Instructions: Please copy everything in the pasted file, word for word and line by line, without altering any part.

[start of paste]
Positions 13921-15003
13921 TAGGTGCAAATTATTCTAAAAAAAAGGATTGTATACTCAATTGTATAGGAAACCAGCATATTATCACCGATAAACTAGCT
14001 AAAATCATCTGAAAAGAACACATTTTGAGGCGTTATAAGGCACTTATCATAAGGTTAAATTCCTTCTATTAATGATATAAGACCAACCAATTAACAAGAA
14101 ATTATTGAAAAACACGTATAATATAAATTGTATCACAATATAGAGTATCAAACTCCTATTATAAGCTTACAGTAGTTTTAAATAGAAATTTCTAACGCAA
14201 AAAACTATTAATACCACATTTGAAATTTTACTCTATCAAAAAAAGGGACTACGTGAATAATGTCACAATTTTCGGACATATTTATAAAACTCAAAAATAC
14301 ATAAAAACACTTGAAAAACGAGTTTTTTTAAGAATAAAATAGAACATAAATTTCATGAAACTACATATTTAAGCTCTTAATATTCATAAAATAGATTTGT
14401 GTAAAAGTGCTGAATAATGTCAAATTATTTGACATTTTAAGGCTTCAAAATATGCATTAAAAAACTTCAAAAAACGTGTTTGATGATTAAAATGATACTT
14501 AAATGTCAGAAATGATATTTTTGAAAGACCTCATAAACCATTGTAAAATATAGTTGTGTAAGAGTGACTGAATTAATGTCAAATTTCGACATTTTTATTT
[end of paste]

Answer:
Positions 13921-15003
13921 TAGGTGCAAATTATTCTAAAAAAAAGGATTGTATACTCAATTGTATAGGAAACCAGCATATTATCACCGATAAACTAGCT
14001 AAAATCATCTGAAAAGAACACATTTTGAGGCGTTATAAGGCACTTATCATAAGGTTAAATTCCTTCTATTAATGATATAAGACCAACCAATTAACAAGAA
14101 ATTATTGAAAAACACGTATAATATAAATTGTATCACAATATAGAGTATCAAACTCCTATTATAAGCTTACAGTAGTTTTAAATAGAAATTTCTAACGCAA
14201 AAAACTATTAATACCACATTTGAAATTTTACTCTATCAAAAAAAGGGACTACGTGAATAATGTCACAATTTTCGGACATATTTATAAAACTCAAAAATAC
14301 ATAAAAACACTTGAAAAACGAGTTTTTTTAAGAATAAAATAGAACATAAATTTCATGAAACTACATATTTAAGCTCTTAATATTCATAAAATAGATTTGT
14401 GTAAAAGTGCTGAATAATGTCAAATTATTTGACATTTTAAGGCTTCAAAATATGCATTAAAAAACTTCAAAAAACGTGTTTGATGATTAAAATGATACTT
14501 AAATGTCAGAAATGATATTTTTGAAAGACCTCATAAACCATTGTAAAATATAGTTGTGTAAGAGTGACTGAATTAATGTCAAATTTCGACATTTTTATTT